Chief Superintendent Claire Armes, Avon and Somerset Police’s head of operational support, urged people not to march this weekend.
She said: ‘We are aware that some people may be intending to protest in Bristol and Bath this weekend, 26 to 28 March.
‘Once again, we remind everyone that we’re still in a pandemic which has cost many lives and remains a significant challenge for our colleagues in the NHS.
‘We have all sacrificed so much to stop the spread of this terrible disease and we’re so close to a relaxation of the restrictions, when peaceful protest will again be possible.
A protester speaks to officers on Bridewell Street close to the police station on Friday night
A demonstrator stands in front of police officers during a protest against a newly proposed policing bill, in Bristol
Demonstrators hold signs urging the government to ‘kill the bill’, another holds a depiction of a pig – an insult which is used against police
A demonstrator holds a sign written on the underside of a skateboard as hundreds mass on College Green in the city centre
Police officers with riot helmets at the ready patrol through central Bristol this afternoon as demonstrators gathered again
Hundreds of protesters hold signs denouncing the government’s new bill as Bristol prepares for another night of demonstrations
Police said around 300 people joined a march through the city and the crowd headed towards Bridewell Street, the scene of Sunday’s riot. A large police presence was on duty, including horses and dogs, and was preventing the protesters reaching Bridewell police station where police vans were torched and officers assaulted at the weekend.
Pffocers stand guard to prevent demonstrators from making their way to Bridewell police station, the scene of the weekend’s riot
Officers stand guard in Bristol city centre, using manpower and vehicles to block the highway as demonstrators mass against the Police, Crime, Sentencing and Courts Bill
Hundreds of protesters stream through the city this afternoon to demonstrate against the new policing bill which criminalises protests deemed a ‘public nuisance’
Demonstrators holding signs which say, ‘Covid is bad but the bill is worse’ and, ‘History has its eyes on you’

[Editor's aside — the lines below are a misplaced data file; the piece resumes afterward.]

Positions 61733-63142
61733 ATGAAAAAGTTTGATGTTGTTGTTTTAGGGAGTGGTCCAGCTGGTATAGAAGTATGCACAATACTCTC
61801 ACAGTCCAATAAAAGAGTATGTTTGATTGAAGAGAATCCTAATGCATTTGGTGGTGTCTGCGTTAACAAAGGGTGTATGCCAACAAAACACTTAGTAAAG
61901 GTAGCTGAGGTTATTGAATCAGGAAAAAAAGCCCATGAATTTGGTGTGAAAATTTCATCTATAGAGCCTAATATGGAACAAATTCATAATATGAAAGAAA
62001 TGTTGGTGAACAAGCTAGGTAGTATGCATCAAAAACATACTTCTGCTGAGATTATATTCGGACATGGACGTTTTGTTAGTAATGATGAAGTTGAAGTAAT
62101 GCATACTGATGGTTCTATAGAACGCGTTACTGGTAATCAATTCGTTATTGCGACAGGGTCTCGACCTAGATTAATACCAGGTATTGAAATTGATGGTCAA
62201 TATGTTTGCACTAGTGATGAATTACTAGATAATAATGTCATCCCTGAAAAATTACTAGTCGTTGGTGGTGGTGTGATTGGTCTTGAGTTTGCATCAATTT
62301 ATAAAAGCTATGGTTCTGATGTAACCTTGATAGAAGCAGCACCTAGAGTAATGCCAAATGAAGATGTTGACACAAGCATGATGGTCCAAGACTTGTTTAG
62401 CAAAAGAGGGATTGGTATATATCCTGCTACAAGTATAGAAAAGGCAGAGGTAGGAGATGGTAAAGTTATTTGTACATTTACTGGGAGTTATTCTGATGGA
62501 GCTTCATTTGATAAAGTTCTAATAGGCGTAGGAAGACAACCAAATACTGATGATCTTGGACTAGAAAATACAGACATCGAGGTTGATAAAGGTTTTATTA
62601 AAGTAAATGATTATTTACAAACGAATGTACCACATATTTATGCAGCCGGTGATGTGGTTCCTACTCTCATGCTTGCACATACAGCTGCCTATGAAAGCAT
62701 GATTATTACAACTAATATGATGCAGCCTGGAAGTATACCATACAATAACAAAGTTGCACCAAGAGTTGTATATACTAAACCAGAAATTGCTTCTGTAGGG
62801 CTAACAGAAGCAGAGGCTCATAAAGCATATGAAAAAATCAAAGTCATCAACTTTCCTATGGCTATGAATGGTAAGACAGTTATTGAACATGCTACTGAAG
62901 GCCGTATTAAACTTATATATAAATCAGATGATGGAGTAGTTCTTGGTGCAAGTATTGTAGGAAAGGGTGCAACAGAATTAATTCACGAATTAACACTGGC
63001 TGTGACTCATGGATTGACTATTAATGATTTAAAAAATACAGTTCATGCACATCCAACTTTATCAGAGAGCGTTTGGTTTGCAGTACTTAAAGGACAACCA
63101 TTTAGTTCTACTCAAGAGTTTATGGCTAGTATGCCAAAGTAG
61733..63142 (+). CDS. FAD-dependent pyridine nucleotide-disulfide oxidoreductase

Police block a road leading to the police station in the city
Demonstrators crowd around police officers in the city centre during the policing bill protest on Friday afternoon
Protesters march through the city centre on Friday to demonstrate against the new police powers
An officers hands a protester a notice on Friday evening as hundreds of people swell through the city’s streets
Demonstrators march through the city centre with signs calling for the ‘end of police violence’ this evening
Demonstrators standing on elevated platforms look out across a sea of other protesters in Bristol city centre this evening
Demonstrators hold a placard which says, ‘They speak in violence, we speak in peace’, in the city centre this evening
Police officers with helmets clipped to their waists, along with batons, survey the scene on College Green, Bristol, on Friday afternoon
Police officers stand watch on College Green this afternoon as young people gathered to demonstrate against the new policing bill
An officer looks out over hundreds of youngsters preparing to protest against the new policing legislation
Police are seen at College green prior to the protest on Friday afternoon
Police officers with helmets and batons ready stand watch on College Green this afternoon
Police stand watch as young people go about their business in the student area of the city
‘In Avon and Somerset we remain committed to facilitating peaceful protest when it’s safe and lawful to do so, however gatherings remain a breach of COVID restrictions and risk increasing the spread of coronavirus.
‘We urge you not to come. ‘We do understand the strength of opposition to the new legislation being debated in Parliament.
‘Protest is a right which we’re asking people to be responsible about exercising right now. This is about public health and public safety at a time of pandemic.
‘Please consider making your voice heard in different ways – such as contacting your MP or signing one of the petitions available online.
‘Thirteen people were arrested after we asked people to disperse from Tuesday’s protest.
‘Ten of them were aged between 19 and 25 – young people who clearly have a social conscience, but who may now face a criminal conviction which could impact on their whole futures and their chances of making a real difference in society.
After violent clashes with officers saw a police vans set alight on Sunday, demonstrators are set to return to College Green in Bristol for a third protest tonight
Fires were started and protestors clashed with police on Sunday. Chief Superintendent Claire Armes, Avon and Somerset Police’s head of operational support, urged people not to march this weekend
A burning piece of card was placed under a police van as fires raged behind on Sunday night
Yesterday police released an image of an 18th protester they wanted to speak to after a lit item was placed under a police van with an officer still inside